Learning Chef

I’m currently in the process of learning Chef – the infrastructure automation framework by Opscode – and wanted to share some of the things I’ve picked up along the way. To give you a little bit of background, we’ve chosen Chef at work to gradually replace our deployment and configuration system, which is, unfortunately, entirely based on custom Debian packages (and plenty of magic). There’s still lots of work ahead of us and I’m far away from being a Chef expert, but I do feel comfortable enough to give you some tips on how to get started with Chef.

Learn Ruby (First)

The first thing people will usually tell you about Chef is that it allows you to write “cookbooks” with “recipes” defining how to configure a server to do X, with the standard example being an “Apache” cookbook which sets up the Apache web server.

Then you’ll probably hear that the whole system is based on Ruby. While Opscode claims that you don’t need to have experience with Ruby to write recipes (thanks to the straightforward recipe DSL), I still decided to learn Ruby first. In fact, I had wanted to learn this wonderful language for a while and Chef gave me another good reason. In hindsight, that was the right thing to do, in particular in regard to more advanced topics like automated cookbook testing.

Sooner or later, you need to dive into Ruby.

Vagrant and Chef Solo

Fast forward and several Ruby experiments later, I came back. By then, I had not only become a passable Ruby programmer, I also knew the best way to get started with Chef: Vagrant. (If you’ve been following this blog, you already know I have a thing for it.) Vagrant comes with provisioners for two flavors of Chef: Chef Solo and Chef Server.

The Guts of a Cookbook

Before continuing with Vagrant and Chef Solo, I want to tell you a bit more about Cookbooks.

Cookbooks are the fundamental units of distribution in Chef. They encapsulate all the resources you need to automate your infrastructure and are easily sharable with other Chef users. -- Opscode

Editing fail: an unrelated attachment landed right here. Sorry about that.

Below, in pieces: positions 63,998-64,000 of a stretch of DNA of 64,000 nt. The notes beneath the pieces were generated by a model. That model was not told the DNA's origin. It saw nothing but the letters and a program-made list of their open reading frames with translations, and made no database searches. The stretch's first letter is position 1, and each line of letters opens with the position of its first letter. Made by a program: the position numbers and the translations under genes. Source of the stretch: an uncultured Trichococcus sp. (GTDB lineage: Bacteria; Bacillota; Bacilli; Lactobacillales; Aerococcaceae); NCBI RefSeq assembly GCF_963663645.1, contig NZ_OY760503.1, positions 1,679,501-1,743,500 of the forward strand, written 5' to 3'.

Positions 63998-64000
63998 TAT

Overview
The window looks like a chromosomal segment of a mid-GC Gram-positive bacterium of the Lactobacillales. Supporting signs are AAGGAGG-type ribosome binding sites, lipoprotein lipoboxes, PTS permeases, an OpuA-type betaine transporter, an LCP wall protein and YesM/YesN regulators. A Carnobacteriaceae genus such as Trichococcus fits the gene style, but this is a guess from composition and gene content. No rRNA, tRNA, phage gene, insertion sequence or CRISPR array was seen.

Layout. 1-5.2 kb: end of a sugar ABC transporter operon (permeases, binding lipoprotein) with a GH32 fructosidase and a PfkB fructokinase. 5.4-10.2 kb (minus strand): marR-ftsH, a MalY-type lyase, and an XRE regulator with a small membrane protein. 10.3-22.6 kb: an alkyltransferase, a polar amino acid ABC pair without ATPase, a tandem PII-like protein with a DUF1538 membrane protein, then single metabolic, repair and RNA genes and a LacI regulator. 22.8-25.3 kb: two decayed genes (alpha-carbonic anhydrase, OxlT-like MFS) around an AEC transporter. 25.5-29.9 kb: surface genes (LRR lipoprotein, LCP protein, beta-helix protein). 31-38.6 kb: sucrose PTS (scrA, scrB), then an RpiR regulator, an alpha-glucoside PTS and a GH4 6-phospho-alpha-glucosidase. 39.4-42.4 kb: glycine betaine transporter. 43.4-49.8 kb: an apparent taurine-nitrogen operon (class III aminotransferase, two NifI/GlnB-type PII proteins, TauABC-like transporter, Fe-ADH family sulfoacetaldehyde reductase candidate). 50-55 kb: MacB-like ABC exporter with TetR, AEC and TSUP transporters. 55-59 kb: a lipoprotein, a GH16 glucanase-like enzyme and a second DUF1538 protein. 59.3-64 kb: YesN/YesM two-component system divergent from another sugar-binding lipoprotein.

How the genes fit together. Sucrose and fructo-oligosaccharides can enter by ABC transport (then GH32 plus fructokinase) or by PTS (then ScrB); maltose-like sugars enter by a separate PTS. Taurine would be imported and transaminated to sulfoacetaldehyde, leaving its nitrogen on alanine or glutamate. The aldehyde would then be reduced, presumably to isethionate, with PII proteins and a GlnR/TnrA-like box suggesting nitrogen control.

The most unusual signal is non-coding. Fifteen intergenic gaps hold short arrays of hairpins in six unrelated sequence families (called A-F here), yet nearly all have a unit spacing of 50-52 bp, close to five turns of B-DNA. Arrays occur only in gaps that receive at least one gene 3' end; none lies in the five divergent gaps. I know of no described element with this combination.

To put it simple, a cookbook is a bunch of files and directories. For someone new to Chef, the most important components to know are:

I’ve recently written a Chef cookbook that installs Git from source and optionally configures it. Its directory structure is shown below. You can dig into the source code at GitHub.

├── attributes/
│   ├── config.rb
│   └── source.rb
├── metadata.rb
├── README.md
├── recipes/
│   ├── config.rb
│   └── source.rb
└── templates/
    └── default/
        └── gitconfig.erb

Let’s Play!

Now enough with the theory. Let’s provision a virtual machine with Vagrant, Chef Solo, and some cookbooks! The result will be a great learning resource for Chef – a playground that you can use for further research and testing. (If you need an introduction to provisioning with Vagrant, I recommend reading my last blog post first. I won’t repeat the basics here.)

As a practical example, let’s use the Git cookbook I mentioned earlier. The cookbook’s git::source recipe will compile and install Git on the target node. It depends on two other cookbooks:

To make a long story short, here is how to set things up:

# Create a new project folder
$ mkdir cookbook-dev && cd cookbook-dev/

# Clone required cookbooks into "cookbooks" folder
$ mkdir cookbooks
$ git clone git://github.com/opscode-cookbooks/apt.git cookbooks/apt
$ git clone git://github.com/opscode-cookbooks/build-essential.git cookbooks/build-essential
$ git clone git://github.com/mlafeldt/git-cookbook.git cookbooks/git

# Create Vagrantfile as seen below
$ vim Vagrantfile

The Vagrantfile tells Vagrant what to do:

Vagrant::Config.run do |config|
  # VM will be based on Ubuntu 12.04 (64 bit)
  config.vm.box = "precise64"
  config.vm.box_url = "http://files.vagrantup.com/precise64.box"

  # Configure the Chef Solo provisioner
  config.vm.provision :chef_solo do |chef|
    # Tell Vagrant where the cookbooks are located
    chef.cookbooks_path = "cookbooks"
    # Add recipes to be executed in given order
    chef.add_recipe "apt"          # Shortcut for apt::default
    chef.add_recipe "git::source"  # Will include build-essential::default

Now that we have everything in place, run vagrant up to boot the VM and let Chef Solo do the work for us. As you will see in the log output, the cookbooks are executed in the order defined.

$ vagrant up
[default] Booting VM...
[default] Running provisioner: Vagrant::Provisioners::ChefSolo...
[default] Generating chef JSON and uploading...
[default] Running chef-solo...
[Mon, 10 Sep 2012 14:51:25 +0000] INFO: *** Chef 0.10.10 ***
[Mon, 10 Sep 2012 14:51:25 +0000] INFO: Run List expands to [apt, git::source]
[Mon, 10 Sep 2012 14:51:25 +0000] INFO: Starting Chef Run for precise64
[Mon, 10 Sep 2012 14:53:49 +0000] INFO: bash[build and install git] ran successfully
[Mon, 10 Sep 2012 14:53:49 +0000] INFO: Chef Run complete in 144.378525 seconds

The result speaks for itself:

$ vagrant ssh
vagrant@precise64:~$ which git
vagrant@precise64:~$ git --version
git version 1.7.12

Further Reading

I’m aware that I really just scratched the surface of what you can do with Chef. Fortunately, there is a vital community around the project that has produced tons of information. Here are the sites I found most helpful while learning Chef:

Tagged under: Chef, Git, Ruby, Vagrant